Posted by *m II* on March 31, 2010, 7:02 am

amdx wrote:

*> Your math is ahh, hmm, depends how you think about it :-)*

*> You almost need to think in peak and peak to peak terms when you*

*> are discussing 3 phase and measuring phase to phase.*

*> When one phase peaks it is 169.68 volts above ground, (1.414 x 120V)*

*> The other leg must be -124.43V, because 124.43 + 169.68 = 294.11 Vpp.*

*> And 294.11V x .707 = 208 V*

*> And yes you're correct 88V x 1.414 = 124.43Vp*

*> What I'm a bit puzzled by is I can't find a proper graph.*

*> The negative leg is never at the correct point to show what I have said.*

I don't know where you guys are getting these numbers from. 120 volts

per leg, at a coincidental 120 electrical degrees (360 / 3) to another

leg gives you 208 volts. This is a 'wye' or 'star' connection. There is

a common 'neutral' point.

If it were single phase connection of two 120 volt legs, the voltage

would be 240. In a single phase setup, both currents are at the same

electrical angle, so they add directly, 120 + 120 = 240.

In a three phase addition, you add 120 volts at zero degree plus 120

volts at 120 electrical degrees. That 120 degrees makes the difference.

The multiplier to get 120 leg to ground voltage is the square root of

three (1.732).

208v line to line / (root 3) = 120v.

120 phase voltage to ground X (root 3) = 208 volts line to line.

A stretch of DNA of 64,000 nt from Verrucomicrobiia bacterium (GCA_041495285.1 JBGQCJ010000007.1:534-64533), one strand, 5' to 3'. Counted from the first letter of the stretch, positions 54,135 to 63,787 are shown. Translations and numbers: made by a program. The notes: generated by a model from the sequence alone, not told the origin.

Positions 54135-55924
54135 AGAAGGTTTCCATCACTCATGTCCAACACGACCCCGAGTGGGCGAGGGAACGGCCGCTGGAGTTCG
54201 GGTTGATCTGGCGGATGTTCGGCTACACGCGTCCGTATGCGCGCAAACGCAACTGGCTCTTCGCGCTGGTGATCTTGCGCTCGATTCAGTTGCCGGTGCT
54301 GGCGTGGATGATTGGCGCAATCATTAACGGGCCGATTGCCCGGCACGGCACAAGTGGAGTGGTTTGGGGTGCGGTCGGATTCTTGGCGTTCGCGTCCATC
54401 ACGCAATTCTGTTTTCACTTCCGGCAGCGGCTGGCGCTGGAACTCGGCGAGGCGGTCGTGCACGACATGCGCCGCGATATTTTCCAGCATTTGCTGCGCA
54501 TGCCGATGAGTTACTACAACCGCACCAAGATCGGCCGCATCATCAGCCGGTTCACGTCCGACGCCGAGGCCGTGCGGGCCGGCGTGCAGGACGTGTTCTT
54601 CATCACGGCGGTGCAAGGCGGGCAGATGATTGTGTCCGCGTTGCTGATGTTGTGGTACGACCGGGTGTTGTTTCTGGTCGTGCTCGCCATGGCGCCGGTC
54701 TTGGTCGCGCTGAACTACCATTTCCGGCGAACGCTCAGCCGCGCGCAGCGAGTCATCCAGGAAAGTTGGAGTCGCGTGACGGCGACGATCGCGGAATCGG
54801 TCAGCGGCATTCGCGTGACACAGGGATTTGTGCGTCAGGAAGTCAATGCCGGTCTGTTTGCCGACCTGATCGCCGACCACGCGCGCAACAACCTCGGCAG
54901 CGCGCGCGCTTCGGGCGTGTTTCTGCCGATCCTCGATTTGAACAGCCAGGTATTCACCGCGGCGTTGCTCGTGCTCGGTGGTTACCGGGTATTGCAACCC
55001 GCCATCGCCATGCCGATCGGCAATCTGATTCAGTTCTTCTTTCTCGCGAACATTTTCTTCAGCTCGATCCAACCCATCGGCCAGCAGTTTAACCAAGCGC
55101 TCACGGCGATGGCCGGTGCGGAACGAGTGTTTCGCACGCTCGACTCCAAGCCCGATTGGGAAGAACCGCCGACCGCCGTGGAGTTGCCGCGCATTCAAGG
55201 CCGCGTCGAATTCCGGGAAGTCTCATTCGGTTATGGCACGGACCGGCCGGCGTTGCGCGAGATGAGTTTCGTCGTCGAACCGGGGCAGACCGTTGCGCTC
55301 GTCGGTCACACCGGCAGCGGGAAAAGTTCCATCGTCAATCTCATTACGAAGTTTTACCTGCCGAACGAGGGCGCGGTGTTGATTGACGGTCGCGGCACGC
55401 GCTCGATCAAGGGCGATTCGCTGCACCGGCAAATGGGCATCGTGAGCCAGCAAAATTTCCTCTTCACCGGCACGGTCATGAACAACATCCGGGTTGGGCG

Root three, coincidentally saves you having to use that awful trig stuff

like sines and cosines.

The root 2 (1.414) you mention above is used to find the peak of the

sine wave, or the effective voltage if the peak is known.

120 volts X root 2 = +/- 169.7 volts peak. That is the very top and

bottom of each and every sine wave coming into your house, as it would

be in mine if I paid my utility bills.

Calculating peak voltage per phase should not be confused with adding

two phase voltages.

The single sine wave math:

http://www.bcae1.com/voltages.htm

The three phase math follows. There are three of the above mentioned

sine waves happening together, but shifted in time by 1/180 second from

each other. That 1/180 second is what you get given a 120 electrical

degree separation at 60 cycles per second.

http://av.rds.yahoo.com/_yltgeunp54LJL5KgAzCPzHaMX;_ylu=X3oDMTBvdmM3bGlxBHBndANhdl93ZWJfcmVzdWx0BHNlYwNzcg--/SIG h8h25sk/EXP70100473/**http%3a//www.voltech.com/support/articles/51/Three%2520Phase%2520Measurements%2520(104-022).pdf

If Microsoft's wonderful system chops that URL into pieces, please use

the following:

http://tinyurl.com/yfno3kh

mike